Google’s self-driving car team just lost one of its long-time engineers.
Chief technology officer Chris Urmson, who has been with the project since it began in 2009, announced his departure Friday afternoon in a Medium post. Urmson did not give a reason for leaving and didn’t say where he would would head next.
“After leading our cars through the human equivalent of 150 years of driving and helping our project make the leap from pure research to developing a product that we hope someday anyone will be able to use, I am ready for a fresh challenge,” Urmson said in the post.
When Google first launched its then-secret project to build self-driving cars, it hired a core team of 15 engineers, including Urmson. Led by Sebastian Thrun, the group went from driving modified Prius cars on closed courses, to testing custom-built Google vehicles on public roads in states like California and Nevada.
The self-driving car group is part of X, a stand-alone division under parent company Alphabet (. )
When Thrun left the group in 2013, Urmson took over as the project lead. Last year, the group brought on former Hyundai America CEO John Krafcik to lead the self-driving car project.
Urmson is the latest long-time engineer to leave X. Anthony Levandowski and three other ex-Google engineers started self-driving truck company Otto earlier this year.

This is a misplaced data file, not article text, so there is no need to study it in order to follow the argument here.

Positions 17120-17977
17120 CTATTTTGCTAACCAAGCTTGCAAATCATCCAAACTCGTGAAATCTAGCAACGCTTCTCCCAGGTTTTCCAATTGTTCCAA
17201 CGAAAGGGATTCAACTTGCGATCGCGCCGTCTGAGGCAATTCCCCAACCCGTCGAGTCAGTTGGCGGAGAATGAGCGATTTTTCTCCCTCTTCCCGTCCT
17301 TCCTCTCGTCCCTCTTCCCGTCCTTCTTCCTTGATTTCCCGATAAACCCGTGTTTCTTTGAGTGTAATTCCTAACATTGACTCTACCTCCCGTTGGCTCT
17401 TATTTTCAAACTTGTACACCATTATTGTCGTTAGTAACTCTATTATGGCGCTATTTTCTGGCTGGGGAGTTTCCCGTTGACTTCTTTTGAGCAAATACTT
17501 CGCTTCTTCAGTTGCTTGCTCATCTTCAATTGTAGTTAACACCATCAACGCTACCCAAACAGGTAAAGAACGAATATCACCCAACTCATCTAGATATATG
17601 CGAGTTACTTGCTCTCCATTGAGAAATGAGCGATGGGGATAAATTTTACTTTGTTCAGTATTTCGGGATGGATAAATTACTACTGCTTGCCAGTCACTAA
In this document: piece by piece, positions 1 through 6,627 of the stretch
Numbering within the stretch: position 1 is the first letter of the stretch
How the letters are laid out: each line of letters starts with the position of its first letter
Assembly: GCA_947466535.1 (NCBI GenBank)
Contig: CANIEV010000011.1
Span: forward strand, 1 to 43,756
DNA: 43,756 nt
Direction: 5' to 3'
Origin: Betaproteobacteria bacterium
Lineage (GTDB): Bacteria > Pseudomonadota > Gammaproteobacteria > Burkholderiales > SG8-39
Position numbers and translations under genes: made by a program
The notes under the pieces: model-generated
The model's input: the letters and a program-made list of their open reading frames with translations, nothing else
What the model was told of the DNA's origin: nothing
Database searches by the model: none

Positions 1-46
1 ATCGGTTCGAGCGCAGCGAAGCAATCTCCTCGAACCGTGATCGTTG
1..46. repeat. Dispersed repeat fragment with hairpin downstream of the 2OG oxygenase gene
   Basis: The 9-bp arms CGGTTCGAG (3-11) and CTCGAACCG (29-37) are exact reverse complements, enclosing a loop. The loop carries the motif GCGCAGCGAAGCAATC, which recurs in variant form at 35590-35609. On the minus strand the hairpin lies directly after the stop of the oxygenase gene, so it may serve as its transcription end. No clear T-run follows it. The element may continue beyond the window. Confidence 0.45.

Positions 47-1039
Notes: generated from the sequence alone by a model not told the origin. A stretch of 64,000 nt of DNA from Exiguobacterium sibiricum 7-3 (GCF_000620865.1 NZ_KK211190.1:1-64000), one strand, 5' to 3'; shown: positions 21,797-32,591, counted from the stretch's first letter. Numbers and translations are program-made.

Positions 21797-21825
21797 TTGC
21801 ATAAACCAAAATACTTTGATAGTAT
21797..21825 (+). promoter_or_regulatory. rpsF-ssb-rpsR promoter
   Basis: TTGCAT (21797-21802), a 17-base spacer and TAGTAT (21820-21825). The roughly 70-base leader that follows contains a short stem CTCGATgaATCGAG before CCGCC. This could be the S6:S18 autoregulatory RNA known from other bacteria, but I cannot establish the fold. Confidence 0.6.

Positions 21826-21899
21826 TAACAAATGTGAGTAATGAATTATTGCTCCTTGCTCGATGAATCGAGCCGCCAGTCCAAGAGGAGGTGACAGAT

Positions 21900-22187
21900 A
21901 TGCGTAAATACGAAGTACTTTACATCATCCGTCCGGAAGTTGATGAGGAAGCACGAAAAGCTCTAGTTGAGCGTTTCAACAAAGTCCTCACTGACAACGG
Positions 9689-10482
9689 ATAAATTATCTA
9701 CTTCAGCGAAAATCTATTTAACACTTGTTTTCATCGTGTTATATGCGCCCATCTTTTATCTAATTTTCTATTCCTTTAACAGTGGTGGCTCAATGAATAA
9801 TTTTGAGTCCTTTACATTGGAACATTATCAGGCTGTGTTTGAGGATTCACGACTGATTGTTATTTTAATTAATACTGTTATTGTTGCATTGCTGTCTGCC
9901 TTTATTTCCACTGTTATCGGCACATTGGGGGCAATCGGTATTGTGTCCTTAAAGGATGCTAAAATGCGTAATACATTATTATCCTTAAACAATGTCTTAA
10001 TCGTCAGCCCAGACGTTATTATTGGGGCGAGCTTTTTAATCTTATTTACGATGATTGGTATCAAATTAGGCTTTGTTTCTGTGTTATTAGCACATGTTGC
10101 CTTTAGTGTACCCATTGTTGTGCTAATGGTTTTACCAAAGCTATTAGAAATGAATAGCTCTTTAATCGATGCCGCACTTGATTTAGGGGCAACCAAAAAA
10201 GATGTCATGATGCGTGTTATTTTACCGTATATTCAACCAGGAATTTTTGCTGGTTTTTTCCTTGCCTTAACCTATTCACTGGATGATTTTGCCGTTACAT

All parties painted the latest departure as amicable, though the New York Times reported that Urmson had been unhappy with the direction the group was taking.
“Chris has been a vital force for the project, helping the team move from a research phase to a point where this life-saving technology will soon become a reality. He departs with our warmest wishes,” said Google spokesperson Johnny Luu in a statement.
Krafick tweeted a link to the Medium post on Friday and said, “Chris is an incredible colleague leader. Thank you for your passion humility. Good luck on your new adventures!”
Urmson was experimenting self-driving technology years before Google. As a researcher at Carnegie Mellon University, he was part of a team that competed in the 2005 DARPA Grand Challenge. The technology has came a long way since those first competitions, and engineers like Urmson are sought after at startups and large car companies alike.